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Italian subjunctive mood and songs

Posted by Monica Corrias on August 3, 2008

Ciao a tutti, (qualche parola in inglese, ma non solo)

as you know I have created this blog to help students who cannot go to Italy, to enjoy their learning of Italian language and spend less money. I like to create resources for learners of Italians, and I believe that students could save a little bit of time (and money) by making use of Internet resources and of this site.
I am trying to give lots of grammar information and listening activities (Italian songs), so that anytime you want to work a little on your Italian you can come here and find useful tips.

I try to give you not too many complicated explanations and some examples (see on page Italian classes), because what you need is memorize the language situations – as if you were in Italy (in a natural way) – and you need to repeat until you really have learned them. I recommend that you repeat them with an Italian native speaker (Italian people are everywhere around the world).

Some suggestions:

When you find an Italian text (grammar or song), and you have difficulty with, do not run away!, Come back and read it or listen to it again, try it again until it becomes clear, but do not translate in the literally way (it does not works! English and Italian have different structures). I am sure, you can do it because it is possible and I saw it a lot of time!
To develop your skills, take notes in Italian on what you hear or read and then try to explain it again and again, but only in Italian, and then, also do not forget to sing the songs again and again 😉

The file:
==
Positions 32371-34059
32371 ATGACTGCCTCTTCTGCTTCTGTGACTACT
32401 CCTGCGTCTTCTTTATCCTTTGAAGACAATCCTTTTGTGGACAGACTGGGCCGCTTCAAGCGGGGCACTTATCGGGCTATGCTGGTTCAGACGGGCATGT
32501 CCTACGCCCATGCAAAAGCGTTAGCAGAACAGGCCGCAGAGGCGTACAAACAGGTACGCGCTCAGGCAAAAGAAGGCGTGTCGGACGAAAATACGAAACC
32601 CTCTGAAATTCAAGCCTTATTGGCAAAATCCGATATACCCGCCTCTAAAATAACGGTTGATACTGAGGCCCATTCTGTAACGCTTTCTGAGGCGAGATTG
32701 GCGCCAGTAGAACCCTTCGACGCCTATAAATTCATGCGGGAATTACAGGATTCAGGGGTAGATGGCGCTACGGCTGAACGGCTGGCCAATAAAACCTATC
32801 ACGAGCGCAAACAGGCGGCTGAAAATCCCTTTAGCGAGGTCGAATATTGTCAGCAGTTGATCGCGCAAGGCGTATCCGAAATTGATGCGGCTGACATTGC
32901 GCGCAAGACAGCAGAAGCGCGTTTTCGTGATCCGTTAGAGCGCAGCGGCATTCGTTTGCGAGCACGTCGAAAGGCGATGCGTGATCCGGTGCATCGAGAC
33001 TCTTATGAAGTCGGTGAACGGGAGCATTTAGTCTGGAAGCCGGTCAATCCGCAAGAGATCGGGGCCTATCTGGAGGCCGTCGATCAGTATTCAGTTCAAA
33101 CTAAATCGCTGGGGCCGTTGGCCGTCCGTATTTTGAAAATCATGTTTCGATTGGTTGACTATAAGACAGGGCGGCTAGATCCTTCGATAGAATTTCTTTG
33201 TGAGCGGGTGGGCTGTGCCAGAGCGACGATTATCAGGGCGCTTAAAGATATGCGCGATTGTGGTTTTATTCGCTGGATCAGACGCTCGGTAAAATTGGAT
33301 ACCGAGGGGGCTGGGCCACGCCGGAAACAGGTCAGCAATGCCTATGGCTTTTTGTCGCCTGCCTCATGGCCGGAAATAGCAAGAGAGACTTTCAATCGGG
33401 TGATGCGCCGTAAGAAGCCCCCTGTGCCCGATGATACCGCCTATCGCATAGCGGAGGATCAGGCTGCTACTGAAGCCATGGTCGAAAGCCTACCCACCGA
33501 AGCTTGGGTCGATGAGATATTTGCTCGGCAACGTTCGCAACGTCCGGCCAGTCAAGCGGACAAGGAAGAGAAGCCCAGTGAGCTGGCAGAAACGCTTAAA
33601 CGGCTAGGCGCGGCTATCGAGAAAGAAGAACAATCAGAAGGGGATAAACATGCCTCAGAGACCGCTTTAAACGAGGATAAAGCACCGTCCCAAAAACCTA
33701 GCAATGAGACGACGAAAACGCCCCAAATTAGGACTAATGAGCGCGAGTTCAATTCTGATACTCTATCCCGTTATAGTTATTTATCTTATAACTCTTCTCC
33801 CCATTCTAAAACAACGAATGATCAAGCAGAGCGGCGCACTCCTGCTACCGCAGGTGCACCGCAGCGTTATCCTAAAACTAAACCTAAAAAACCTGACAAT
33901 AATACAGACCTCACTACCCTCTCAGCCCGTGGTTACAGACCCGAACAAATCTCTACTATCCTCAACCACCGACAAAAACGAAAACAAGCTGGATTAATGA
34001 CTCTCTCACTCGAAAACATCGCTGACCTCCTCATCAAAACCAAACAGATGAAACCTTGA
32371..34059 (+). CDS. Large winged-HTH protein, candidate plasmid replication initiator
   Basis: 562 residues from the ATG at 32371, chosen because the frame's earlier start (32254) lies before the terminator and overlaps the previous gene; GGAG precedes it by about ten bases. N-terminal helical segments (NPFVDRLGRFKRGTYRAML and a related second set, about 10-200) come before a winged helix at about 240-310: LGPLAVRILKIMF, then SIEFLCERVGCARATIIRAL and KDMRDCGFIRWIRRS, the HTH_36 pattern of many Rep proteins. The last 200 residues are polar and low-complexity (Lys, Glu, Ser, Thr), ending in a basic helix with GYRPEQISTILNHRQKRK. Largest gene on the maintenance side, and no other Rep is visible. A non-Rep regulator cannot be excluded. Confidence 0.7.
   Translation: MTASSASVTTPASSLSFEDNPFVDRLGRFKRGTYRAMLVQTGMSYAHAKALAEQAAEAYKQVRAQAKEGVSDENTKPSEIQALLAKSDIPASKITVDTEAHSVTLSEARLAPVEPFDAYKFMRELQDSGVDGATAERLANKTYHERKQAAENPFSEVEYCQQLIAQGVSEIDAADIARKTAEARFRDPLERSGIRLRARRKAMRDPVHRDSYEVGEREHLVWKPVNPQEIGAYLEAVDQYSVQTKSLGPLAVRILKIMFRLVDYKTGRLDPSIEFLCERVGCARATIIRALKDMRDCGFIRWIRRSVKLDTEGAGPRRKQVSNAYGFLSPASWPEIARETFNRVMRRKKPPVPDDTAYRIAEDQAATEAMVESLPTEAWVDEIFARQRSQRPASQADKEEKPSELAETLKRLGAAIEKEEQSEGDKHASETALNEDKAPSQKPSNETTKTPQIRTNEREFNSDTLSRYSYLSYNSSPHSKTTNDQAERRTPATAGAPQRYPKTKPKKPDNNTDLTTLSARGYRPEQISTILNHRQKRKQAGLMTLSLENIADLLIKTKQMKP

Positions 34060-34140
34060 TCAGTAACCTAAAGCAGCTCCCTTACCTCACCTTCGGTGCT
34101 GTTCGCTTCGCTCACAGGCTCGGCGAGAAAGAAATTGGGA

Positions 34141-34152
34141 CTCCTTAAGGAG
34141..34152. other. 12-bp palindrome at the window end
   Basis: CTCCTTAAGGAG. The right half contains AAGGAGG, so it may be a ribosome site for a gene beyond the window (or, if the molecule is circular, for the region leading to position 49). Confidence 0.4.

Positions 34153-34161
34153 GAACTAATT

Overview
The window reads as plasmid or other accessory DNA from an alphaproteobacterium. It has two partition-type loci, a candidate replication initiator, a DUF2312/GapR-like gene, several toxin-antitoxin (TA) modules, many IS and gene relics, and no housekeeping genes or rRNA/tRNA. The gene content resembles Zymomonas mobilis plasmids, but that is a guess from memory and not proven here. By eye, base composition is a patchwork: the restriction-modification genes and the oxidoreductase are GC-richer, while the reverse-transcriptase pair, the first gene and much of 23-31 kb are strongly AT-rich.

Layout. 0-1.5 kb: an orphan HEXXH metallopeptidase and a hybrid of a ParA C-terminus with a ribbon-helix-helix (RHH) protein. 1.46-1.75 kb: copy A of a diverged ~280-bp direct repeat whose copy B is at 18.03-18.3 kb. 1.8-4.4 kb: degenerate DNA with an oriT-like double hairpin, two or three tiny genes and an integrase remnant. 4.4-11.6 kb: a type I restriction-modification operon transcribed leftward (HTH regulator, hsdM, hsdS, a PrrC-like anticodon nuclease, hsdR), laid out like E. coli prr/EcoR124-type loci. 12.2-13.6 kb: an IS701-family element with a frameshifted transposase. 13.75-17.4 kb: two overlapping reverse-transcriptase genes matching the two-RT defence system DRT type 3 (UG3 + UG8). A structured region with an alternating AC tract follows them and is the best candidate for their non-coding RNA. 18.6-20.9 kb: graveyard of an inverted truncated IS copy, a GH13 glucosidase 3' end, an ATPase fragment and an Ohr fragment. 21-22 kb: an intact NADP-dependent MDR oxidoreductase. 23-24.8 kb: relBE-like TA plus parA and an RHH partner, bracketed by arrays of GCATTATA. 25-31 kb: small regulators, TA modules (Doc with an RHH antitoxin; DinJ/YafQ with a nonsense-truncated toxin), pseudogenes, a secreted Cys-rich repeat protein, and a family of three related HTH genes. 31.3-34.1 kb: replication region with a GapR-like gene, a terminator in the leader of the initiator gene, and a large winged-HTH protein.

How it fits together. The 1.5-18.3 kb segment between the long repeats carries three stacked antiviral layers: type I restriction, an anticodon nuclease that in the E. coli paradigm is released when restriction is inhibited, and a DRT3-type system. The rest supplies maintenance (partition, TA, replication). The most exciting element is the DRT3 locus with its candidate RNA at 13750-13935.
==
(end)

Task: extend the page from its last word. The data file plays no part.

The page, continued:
In this way you can improve your vocabulary and comprehension skills for listening, reading, writing but also speaking.

A new piece of grammar information about the subjunctive mood: [leggi in italiano: è meglio!]

Italian subjunctive mood includes 4 tenses. It is generally used in subordinate clauses (after the “che”), when we do not speak about real facts (see indicative mood), but we express personal opinion, personal wishes, personal willingness or orders [… more] . Do not forget to listen to these songs by Mina and Irene Grandi!

Have fun and practise your Italian every day! = Divertiti e pratica l’italiano ogni giorno!


2 Responses to “Italian subjunctive mood and songs”

  1. Michael said

    Io mi diverto molto imperando cosi.

    Ma nota bene anche lei: “practice” (in Inglese) e un nome (noun).

    “practise” (in Inglese) e un verb

    Even many English writers seem to think these words are interchangeable.

  2. Monica said

    Molte grazie Michael

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